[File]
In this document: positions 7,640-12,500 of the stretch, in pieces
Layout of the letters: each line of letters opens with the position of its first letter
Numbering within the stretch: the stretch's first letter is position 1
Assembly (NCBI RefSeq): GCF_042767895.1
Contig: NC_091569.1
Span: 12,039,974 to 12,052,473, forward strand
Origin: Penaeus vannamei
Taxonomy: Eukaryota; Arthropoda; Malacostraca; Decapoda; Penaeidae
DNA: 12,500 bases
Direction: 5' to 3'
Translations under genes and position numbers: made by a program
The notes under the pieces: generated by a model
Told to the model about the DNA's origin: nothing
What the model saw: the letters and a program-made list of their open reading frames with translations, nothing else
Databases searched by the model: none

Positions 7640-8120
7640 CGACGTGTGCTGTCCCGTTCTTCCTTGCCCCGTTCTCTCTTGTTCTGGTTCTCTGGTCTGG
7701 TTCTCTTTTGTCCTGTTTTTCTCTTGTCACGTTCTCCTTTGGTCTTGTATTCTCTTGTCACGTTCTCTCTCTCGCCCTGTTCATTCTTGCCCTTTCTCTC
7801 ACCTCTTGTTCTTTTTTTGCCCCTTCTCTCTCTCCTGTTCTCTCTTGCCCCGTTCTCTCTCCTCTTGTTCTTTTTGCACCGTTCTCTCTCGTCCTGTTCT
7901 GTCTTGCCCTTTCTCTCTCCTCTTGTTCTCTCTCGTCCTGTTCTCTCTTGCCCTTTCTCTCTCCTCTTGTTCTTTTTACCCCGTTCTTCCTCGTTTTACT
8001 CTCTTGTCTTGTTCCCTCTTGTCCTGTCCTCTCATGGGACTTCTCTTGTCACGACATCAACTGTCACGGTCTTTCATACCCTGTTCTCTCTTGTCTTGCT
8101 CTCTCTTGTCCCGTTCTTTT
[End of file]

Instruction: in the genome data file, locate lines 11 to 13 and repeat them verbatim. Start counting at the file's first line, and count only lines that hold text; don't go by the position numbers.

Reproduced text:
Translations under genes and position numbers: made by a program
The notes under the pieces: generated by a model
Told to the model about the DNA's origin: nothing